How to Get it Right, When You Got it Wrong
For years after I began my gender transition I regularly had an experience that is nearly universal among trans* folks: Someone would use the wrong gender pronoun for me, or my old name. That was a bit uncomfortable, but not nearly as bad as what came next. If they knew me and realized their mistake it would be immediate – if they didn’t then either I or someone else would correct them, prompting the response:
“Oh no. I am SO SORRY. Oh my gosh, I can’t believe I just did that. How could I do that? I’m so so so sorry…” etc.
That was the worst part. It would last seconds, but felt like hours. In the end, I was spending my time and energy comforting the other person, and often the original conversation was entirely derailed. Now we were focusing on my transition, and the conflicts or struggles my transition was causing those around me. Again.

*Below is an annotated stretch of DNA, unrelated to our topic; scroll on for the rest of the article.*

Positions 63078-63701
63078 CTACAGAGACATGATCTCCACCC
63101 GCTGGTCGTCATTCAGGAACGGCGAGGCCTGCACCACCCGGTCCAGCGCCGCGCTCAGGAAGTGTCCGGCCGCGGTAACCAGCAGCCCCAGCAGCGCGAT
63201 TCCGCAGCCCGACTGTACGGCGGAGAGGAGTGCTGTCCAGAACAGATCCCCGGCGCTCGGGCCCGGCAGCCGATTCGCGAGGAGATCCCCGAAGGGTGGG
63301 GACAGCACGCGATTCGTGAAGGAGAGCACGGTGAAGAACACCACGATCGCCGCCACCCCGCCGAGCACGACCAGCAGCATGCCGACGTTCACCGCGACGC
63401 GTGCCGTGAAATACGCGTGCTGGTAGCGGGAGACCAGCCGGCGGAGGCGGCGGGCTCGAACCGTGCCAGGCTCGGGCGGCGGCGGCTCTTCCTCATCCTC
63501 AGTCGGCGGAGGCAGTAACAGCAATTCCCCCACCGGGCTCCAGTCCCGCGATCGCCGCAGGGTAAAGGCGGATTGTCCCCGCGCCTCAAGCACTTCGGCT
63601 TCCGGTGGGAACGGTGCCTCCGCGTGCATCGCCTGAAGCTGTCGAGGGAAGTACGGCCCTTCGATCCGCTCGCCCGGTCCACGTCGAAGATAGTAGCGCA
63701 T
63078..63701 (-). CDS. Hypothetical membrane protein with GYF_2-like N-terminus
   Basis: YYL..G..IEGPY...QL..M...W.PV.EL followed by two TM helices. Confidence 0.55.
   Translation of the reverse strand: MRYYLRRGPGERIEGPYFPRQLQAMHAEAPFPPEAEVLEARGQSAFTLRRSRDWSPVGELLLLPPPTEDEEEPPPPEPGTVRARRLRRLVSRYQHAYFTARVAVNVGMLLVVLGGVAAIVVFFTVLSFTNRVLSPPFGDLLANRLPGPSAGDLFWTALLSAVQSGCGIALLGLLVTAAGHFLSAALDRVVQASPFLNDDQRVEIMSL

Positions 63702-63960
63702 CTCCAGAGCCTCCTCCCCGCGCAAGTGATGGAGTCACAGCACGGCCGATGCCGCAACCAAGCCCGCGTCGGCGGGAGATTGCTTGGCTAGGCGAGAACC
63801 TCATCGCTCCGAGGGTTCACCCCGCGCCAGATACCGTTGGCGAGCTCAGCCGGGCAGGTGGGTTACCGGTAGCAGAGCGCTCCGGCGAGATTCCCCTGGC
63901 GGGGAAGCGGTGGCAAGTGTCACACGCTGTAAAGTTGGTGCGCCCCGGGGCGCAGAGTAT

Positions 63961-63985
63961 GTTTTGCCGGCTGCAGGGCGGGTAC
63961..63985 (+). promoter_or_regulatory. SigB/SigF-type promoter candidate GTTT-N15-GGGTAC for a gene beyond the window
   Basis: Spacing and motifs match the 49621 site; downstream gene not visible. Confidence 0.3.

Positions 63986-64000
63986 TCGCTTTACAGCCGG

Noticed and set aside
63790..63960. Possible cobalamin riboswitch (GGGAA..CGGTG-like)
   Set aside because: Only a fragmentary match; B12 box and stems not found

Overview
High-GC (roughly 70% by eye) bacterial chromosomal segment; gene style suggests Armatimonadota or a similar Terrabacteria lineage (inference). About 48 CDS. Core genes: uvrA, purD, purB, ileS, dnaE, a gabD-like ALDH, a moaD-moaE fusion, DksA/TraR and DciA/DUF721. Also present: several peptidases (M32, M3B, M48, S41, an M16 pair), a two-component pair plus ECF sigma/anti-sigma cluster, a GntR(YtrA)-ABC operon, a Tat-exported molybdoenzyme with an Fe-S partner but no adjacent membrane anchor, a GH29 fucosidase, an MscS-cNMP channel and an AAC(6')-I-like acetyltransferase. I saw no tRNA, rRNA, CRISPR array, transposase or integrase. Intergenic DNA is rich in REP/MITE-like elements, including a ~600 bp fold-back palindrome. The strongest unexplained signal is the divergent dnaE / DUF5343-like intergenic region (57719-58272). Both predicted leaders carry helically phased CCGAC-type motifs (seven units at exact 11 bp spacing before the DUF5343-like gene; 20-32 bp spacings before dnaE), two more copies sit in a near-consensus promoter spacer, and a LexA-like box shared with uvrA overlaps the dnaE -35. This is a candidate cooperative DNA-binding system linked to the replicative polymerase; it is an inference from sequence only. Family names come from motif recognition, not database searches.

It still happens to me in a slightly different context. Someone will use an incorrect pronoun for someone else in conversation with me, and again they are apologizing. Repeatedly. Exaggeratedly. Apologizing to me for a mistake they made regarding someone else’s gender, and worse – they are quite forthcoming with me about how HARD it is to get those things right, how much they STRUGGLE with it because, you know, they’ve known her all these years…
Just stop it. Please.
First of all, the longer you spend talking about, and apologizing for, the mistake the longer I and everyone around us is spending thinking and talking about someone else’s transition. Furthermore, telling me about how hard it is for you shows complete insensitivity. Changing your language is hard? Tough. Deal with it. Compared to what your transgender friend is dealing with in transition, it’s incredibly easy.
How to get it right if you make a mistake? Correct yourself. A FAST apology is perfectly appropriate, but get back to the subject at hand.
“I was out with Keith… I mean Alice! Sorry, my bad. So anyway, Alice and I were out at the movies…”